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Dark Matter: The Private Life of Sir Isaac Newton

3.38  ·  Rating details ·  912 Ratings  ·  105 Reviews
I swore not to tell this story while Newton was still alive.

1696, young Christopher Ellis is sent to the Tower of London, but not as a prisoner. Though Ellis is notoriously hotheaded and was caught fighting an illegal duel, he arrives at the Tower as assistant to the renowned scientist Sir Isaac Newton. Newton is Warden of the Royal Mint, which resides within the Tower wal
Kindle Edition, 354 pages
Published (first published October 1st 2002)
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Diana Sandberg
Dec 03, 2009 rated it really liked it  ·  review of another edition
Excellent. A fictional treatment of Sir Isaac Newton during his time at the Royal Mint, very well done, most engaging. Some differences of opinion about some of the events in Newton’s life – compared to the author of the biography I just read – but fine with me. In fact, I think this author's explanation of Newton's mysterious episode just prior to coming to London - mercury poisoning - was somewhat more plausible than the biographer's theory of disappointed love. The setting of this work is viv ...more
Aug 09, 2015 rated it liked it  ·  review of another edition
Isaac Newton as Sherlock Holmes? Written by the author of the Bernie Gunther/Berlin Noir trilogy, which on the whole I liked? This seemed just the sort of thing for me, so in I jumped.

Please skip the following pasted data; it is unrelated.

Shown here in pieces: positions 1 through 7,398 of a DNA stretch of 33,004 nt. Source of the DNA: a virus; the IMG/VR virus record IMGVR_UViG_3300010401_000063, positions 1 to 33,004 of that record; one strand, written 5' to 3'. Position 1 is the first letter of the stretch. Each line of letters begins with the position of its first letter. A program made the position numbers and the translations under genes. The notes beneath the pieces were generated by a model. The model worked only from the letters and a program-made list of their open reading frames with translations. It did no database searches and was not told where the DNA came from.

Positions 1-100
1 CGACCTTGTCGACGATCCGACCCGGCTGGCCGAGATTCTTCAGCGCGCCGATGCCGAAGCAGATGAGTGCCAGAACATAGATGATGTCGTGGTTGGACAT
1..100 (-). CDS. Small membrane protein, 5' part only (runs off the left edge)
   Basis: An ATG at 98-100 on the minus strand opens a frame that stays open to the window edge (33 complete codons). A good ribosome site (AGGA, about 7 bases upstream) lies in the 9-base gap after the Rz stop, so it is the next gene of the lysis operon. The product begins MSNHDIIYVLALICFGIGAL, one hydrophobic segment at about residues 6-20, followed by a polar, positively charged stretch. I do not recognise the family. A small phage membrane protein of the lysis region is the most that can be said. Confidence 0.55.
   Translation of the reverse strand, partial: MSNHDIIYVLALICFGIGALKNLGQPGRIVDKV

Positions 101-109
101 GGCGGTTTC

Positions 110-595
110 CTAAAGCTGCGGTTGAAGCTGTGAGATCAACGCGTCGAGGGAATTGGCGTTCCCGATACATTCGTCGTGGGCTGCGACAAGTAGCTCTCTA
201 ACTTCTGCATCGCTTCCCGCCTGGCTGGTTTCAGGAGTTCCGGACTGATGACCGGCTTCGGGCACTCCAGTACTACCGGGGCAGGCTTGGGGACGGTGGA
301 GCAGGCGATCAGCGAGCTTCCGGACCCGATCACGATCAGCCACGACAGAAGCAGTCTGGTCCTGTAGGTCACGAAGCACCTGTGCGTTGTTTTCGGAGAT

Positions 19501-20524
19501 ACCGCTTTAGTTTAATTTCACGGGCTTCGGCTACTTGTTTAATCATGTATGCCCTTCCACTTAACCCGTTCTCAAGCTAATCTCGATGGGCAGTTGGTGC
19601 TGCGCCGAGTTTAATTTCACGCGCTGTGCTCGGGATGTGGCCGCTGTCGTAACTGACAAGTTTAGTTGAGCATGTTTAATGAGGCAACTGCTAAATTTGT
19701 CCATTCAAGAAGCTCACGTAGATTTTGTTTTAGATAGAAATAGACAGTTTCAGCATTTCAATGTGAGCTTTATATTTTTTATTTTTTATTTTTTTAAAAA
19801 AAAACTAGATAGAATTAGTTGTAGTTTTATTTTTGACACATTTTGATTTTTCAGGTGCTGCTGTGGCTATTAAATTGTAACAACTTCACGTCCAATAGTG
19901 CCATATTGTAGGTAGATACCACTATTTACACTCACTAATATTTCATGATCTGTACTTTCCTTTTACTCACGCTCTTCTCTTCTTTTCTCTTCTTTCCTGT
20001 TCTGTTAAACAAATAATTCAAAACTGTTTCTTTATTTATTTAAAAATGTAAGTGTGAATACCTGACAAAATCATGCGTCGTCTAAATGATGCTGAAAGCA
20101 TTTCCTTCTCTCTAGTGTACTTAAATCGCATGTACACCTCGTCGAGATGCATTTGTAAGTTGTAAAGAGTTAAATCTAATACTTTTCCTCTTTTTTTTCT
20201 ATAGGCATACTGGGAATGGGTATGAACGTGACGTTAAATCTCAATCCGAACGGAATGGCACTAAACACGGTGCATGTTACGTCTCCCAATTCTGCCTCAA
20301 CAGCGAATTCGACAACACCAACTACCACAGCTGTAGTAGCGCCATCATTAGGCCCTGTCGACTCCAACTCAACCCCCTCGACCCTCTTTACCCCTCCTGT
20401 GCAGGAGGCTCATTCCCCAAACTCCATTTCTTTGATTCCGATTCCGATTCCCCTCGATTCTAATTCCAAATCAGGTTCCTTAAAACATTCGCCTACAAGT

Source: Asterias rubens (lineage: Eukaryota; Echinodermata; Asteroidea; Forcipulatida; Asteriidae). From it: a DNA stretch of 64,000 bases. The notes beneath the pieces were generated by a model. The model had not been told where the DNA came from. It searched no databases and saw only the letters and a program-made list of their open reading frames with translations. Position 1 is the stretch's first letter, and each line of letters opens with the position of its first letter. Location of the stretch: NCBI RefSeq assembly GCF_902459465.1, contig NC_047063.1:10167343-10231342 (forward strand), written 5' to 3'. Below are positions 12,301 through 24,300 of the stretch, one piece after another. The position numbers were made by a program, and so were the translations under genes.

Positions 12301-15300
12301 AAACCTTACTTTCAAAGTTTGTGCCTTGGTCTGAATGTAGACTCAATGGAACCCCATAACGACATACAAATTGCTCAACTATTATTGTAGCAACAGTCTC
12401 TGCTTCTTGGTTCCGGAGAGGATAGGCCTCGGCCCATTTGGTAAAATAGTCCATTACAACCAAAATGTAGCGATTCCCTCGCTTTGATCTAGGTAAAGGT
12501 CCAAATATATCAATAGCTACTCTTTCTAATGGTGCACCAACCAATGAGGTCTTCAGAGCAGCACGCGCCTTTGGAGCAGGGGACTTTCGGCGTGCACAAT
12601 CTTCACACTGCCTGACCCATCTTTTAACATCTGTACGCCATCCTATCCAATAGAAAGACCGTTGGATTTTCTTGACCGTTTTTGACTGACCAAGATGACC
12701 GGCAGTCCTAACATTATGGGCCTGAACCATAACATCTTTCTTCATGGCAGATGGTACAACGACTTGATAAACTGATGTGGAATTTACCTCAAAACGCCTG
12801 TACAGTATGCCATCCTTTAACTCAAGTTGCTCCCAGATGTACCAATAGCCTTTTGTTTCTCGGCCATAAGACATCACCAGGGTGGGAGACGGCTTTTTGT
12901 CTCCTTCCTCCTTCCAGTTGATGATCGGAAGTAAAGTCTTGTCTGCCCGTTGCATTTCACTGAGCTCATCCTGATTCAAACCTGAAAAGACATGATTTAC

Well, it sounded a lot more fun than it proved in fact to be.

Which isn't to say that it's altogether a bad or boring book. It isn't. It's just not nearly so good as perhaps it might have been.

Although there are occasional genuine Newton quotes stuck into the dialogue (the small boy playing on the beach, for example
Oct 19, 2013 rated it it was ok  ·  review of another edition
Shelves: 2015
P. 82 - "Então é o efeito gravitacional da lua que causa as marés? (...) Newton assentiu. - E ficastes a saber tudo isto pela queda de uma maçã?
- Para falar a verdade, foi um figo - respondeu ele. - Mas não suporto o gosto dos figos ao passo que aprecio bastante maçãs.
Nunca pude tolerar a ideia de que foi um fruto que eu mais desprezo no mundo que me deu a ideia de como esse mundo se move."

Sir Isaac Newton e o seu assistente, Christopher Ellis, vêem-se a braços com complexa situação envolta em
Althea Ann
If you are interested in finding a book to read with the goal of learning more about Isaac Newton... read another book. If, on the other hand, you are interested in a reasonably entertaining historical murder mystery - check this out.
The Newton we meet here is more Sherlock Holmes than, well, Newton. The story is told by his clerk, who happens to be a swashbuckling, pistol-toting rakehell. (Newton was aware that there were plots afoot, and that he might need some protection, you see.)
It's set at
Jan 04, 2008 rated it liked it  ·  review of another edition
Shelves: literature, mystery
Although it took me a while to get into this novel, I rather enjoyed it, for the most part.

I never really had any sense that this was Isaac Newton, other than the fact that other characters would refer to him as such, and occassionally make reference to one of his scientific theories. He was, however, an interesting "detective" for a crime novel. He seemed to be quite masterful at observation and with a pretty good sense of human character (despite being pretty terrible at social discourse), and